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Home Depot executives say impact of US tariffs is 'manageable'

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Home Depot executives say impact of US tariffs is 'manageable'

The Trump administration's tariffs on imported lumber and appliances are driving up cost pressures for Home Depot Inc. as executives said Aug. 14 that the overall impact on the home improvement chain could be managed.

"I would say at this point that the tariff environment is manageable. And given our sales and our size and scale, it's even that much more manageable," Home Depot Chairman, CEO and President Craig Menear said on the company's second-quarter earnings call.

Tariffs on imported Canadian lumber and imported washing machines are driving low single-digit percentage cost increases and about 25 basis points of cost pressure, Menear said.

Even higher tariffs — up to 50% — on larger shipments of washing machines drove up industrywide prices by percentages in the mid-teens and are causing some unit fall-off, Menear said, without discussing specifics.

Those impacts will likely start to lessen as Korean manufacturers open production facilities in Tennessee and South Carolina, Menear said.

Home Depot is not passing all of the tariff-related price increases on to consumers, the executive added.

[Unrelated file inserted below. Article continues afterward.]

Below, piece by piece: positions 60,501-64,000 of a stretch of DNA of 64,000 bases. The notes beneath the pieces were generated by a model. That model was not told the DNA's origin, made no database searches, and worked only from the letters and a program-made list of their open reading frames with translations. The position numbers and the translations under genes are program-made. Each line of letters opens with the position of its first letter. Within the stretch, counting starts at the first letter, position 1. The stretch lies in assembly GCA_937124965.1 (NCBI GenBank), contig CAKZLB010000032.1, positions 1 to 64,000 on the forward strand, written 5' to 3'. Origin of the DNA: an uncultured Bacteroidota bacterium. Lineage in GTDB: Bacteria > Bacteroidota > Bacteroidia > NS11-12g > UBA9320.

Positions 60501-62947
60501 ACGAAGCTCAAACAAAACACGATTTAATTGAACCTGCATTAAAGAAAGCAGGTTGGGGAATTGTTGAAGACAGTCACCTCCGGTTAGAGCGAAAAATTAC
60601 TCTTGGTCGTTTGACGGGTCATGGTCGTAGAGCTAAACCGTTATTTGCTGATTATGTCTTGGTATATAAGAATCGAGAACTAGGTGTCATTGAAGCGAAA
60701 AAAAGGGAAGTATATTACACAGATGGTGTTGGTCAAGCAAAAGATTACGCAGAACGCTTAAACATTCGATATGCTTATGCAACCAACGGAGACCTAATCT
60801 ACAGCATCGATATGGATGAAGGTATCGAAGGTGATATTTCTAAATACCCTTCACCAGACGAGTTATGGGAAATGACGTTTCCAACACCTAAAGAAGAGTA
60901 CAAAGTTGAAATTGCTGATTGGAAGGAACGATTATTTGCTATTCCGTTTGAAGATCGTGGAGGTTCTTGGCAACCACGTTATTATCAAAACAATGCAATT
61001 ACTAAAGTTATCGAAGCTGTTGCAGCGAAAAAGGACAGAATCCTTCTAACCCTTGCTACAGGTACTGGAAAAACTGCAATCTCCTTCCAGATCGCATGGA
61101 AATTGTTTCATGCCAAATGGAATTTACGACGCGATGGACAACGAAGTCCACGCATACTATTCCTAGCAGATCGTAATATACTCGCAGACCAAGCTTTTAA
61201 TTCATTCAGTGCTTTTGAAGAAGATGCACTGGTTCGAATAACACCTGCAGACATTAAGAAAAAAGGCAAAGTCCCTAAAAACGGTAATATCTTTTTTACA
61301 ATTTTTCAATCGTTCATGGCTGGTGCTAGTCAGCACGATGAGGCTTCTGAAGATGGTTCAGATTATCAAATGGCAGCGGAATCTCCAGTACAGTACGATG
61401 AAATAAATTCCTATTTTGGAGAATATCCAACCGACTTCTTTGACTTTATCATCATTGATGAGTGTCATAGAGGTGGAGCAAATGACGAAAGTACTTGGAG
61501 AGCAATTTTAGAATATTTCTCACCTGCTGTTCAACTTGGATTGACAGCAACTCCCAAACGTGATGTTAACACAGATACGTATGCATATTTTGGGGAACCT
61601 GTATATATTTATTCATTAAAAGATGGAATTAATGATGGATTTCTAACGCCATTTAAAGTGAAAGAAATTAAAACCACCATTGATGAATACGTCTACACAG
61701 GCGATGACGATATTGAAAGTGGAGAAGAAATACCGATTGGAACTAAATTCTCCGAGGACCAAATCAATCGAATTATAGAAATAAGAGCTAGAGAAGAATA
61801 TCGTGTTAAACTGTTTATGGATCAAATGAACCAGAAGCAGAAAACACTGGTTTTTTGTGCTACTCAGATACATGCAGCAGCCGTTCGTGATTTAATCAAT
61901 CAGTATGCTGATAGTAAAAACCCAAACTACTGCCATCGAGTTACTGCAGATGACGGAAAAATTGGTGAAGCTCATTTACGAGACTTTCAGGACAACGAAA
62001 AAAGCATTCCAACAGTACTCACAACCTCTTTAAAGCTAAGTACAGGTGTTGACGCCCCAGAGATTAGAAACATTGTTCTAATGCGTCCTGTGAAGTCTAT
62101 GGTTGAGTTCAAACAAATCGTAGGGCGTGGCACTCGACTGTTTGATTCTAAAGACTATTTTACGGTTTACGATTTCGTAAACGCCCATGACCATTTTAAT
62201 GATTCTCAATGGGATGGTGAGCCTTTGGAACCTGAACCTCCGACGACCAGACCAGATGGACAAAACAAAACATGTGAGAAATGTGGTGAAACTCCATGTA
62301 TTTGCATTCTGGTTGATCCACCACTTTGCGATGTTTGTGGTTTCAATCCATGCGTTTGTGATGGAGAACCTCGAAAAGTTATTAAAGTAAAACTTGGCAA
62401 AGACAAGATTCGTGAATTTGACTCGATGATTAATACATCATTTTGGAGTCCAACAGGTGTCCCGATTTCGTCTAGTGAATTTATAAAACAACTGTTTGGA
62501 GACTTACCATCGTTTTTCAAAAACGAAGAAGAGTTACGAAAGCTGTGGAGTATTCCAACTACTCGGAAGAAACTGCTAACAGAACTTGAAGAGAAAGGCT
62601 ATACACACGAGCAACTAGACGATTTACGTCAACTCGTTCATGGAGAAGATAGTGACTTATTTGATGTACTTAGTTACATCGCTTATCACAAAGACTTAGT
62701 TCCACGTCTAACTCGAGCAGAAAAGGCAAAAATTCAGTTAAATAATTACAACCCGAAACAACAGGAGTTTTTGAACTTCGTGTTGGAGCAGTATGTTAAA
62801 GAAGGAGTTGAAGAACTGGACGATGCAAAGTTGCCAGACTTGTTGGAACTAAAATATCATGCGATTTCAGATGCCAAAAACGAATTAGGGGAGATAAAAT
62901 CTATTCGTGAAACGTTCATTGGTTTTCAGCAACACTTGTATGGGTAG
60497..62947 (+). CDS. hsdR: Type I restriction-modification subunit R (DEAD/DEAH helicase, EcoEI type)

"We're not necessarily taking a one-for-one retail with the cost increase. We manage it at the portfolio level," Menear said.

Home Depot is also facing higher transportation and fuel costs that are squeezing the home improvement chain's gross margins, CFO and Executive Vice President Carol Tomé said.

"We expect an expansion of 41 basis points for the year. Last quarter, we expected 44 basis points. So we have factored that. We're doing our best to manage through it, but there's a real issue in the transportation markets in our country," Tomé said.

Overall, Home Depot reported its highest quarterly sales and net earnings in its second quarter, driven by the uptick in seasonal sales that had been lost in the first quarter because of bad weather, Menear said. The company raised its sales growth expectation for the full year as some of the lost sales from the first quarter will likely hit in the second half of the year.

Comparable average ticket price during the second quarter increased 5% year over year to $66.20, and the number of comparable customer transactions increased 3.1% to 455.4 million.

Commodity price inflation — particularly in lumber, building materials and copper — helped drive 119 basis points of average ticket growth, Menear said.

Still, inflation on lumber and copper has dropped in recent weeks, and Home Depot likely will not see the same environment in the second half, Menear said.

Responding to an analyst question, Home Depot executives said they feel positive about macroeconomic trends in the housing market as they relate to customers' willingness to spend money on home improvement.

"In a normal housing environment where there's adequate supply, you see a pretty tight correlation between our comp sales and housing turnover. But now, because we got this housing shortage, it's disconnected," Tomé said.

While overall housing supply is short and turnover is about 4%, about 96% of homeowners are staying in their homes and "don't care" about rising interest rates, Tomé said.

"In fact, they love rising home prices because their equity is worth more. So really, when you think about affordability, it's the 96% of the housing units that are in place that are driving the home spend and not so much the marginal turnover that the media tends to pay attention to," Tomé said.